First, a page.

India captain MS Dhoni has called for his new-ball bowlers to step up after his side was thrashed by 141 runs in the first ODI in Johannesburg. The visitors were typically underprepared, having spent only two-and-a-half days in South Africa before going into the match, but Dhoni said the schedule couldn't be helped.
"It is difficult [to play without warm-up games]," Dhoni said, "but at the same time, when you know the schedule, you have to mentally prepare yourself. If you ask some of the experienced players, they will say a lot of cricket is played mentally. We had two to two-and-a-half days, which gave us time to prepare ourselves mentally for the ODI."
Dhoni said he would have loved to have spent much longer in the country before playing the first international match, but said it was not possible in the present day. "What can be done?" he asked. "You'd love to come here, practise for a few days, play a few games, but nowadays the international schedule doesn't really permit that. We play throughout the year.
"If we need to get in those extra days, you don't know where they will come from. We played West Indies, had two or three days off, and came here. You have to adapt to conditions. Let us not complain about what is not there. Of course it would be lovely to get a few practice games, but at the end of the day what is important is what is in your hand."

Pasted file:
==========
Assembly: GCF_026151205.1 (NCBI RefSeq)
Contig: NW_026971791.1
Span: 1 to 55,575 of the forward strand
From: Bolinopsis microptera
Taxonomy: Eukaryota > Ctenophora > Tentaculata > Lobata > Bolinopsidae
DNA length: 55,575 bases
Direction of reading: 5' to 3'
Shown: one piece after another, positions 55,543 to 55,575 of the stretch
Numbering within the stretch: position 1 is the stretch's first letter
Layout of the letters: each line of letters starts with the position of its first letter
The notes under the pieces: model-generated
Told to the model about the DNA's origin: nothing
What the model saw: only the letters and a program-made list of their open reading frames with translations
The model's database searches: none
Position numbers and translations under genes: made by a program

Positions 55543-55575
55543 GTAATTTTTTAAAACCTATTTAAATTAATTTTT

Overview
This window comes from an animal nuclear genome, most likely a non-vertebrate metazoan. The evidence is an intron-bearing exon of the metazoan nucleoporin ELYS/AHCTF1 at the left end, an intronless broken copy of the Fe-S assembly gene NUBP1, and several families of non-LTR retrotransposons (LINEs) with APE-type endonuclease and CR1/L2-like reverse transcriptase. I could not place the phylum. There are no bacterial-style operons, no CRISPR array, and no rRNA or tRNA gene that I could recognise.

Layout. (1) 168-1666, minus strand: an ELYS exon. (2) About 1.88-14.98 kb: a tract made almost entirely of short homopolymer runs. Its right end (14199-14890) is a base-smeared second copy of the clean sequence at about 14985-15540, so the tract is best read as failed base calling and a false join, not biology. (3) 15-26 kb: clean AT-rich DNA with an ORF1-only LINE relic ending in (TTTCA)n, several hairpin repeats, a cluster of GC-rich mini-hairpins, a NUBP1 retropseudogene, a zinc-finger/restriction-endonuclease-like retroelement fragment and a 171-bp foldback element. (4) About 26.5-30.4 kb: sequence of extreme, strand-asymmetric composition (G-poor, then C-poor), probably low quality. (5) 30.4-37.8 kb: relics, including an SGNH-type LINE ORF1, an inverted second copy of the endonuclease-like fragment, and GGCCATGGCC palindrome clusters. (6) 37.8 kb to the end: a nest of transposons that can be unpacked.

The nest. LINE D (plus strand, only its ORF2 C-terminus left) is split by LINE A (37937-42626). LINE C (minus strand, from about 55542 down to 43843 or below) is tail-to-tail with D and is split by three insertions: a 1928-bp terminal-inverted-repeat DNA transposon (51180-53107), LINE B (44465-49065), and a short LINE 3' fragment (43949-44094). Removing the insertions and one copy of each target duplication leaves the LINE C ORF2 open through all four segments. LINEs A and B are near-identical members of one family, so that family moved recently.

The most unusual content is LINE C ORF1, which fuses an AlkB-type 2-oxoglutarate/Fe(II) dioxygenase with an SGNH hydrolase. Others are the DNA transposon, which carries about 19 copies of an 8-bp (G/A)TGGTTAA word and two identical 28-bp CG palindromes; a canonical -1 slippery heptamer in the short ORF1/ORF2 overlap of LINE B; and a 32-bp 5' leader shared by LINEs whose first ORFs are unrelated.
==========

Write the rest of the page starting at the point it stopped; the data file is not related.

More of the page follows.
When asked if the captain couldn't try and ensure his team had the right schedules, Dhoni's response was curt: "You keep talking about the schedule. What schedule is there, you have to follow."
What Dhoni did want his team to do, though, is not ask the batsmen to score 300 every time. "Overall it was a bad performance," he said. "It started with the bowlers initially. This was not really a 350-plus wicket. We were supposed to bowl it up, and the wicket would have done the rest. We didn't get the kind of start that was needed. At the same time we should have backed it up with some good batting, but we weren't able to do it."
The difference lay in knowing the conditions. Dale Steyn's opening spell, during which he seemed to beat the bat with every other delivery, was in stark contrast to India's bowling performance. "That's crucial. They know the conditions better than us," Dhoni said. "They know what lengths to bowl. That is one of the reasons why I want our bowlers to step up, so that you don't give away 300 runs. That puts pressure on the batsmen because they have to go after the bowling right from the first ball, which was not easy on this wicket against bowlers like Dale Steyn. If you see how he bowled to Rohit, he didn't move away from the good areas. We will have to step up overall."
Dhoni's beef was not with the death bowling - though India conceded 100 in the last six overs - but with the new ball, when the bowlers were either too full or too short. "Death bowling - over the world bowlers are going for runs," Dhoni said. "With the extra fielder inside and the fast bowlers are not able to get reverse-swing. It is the new ball that is important. Conditions will help. Bowl in the right areas, let the batsmen play good shots. Don't give them a gift."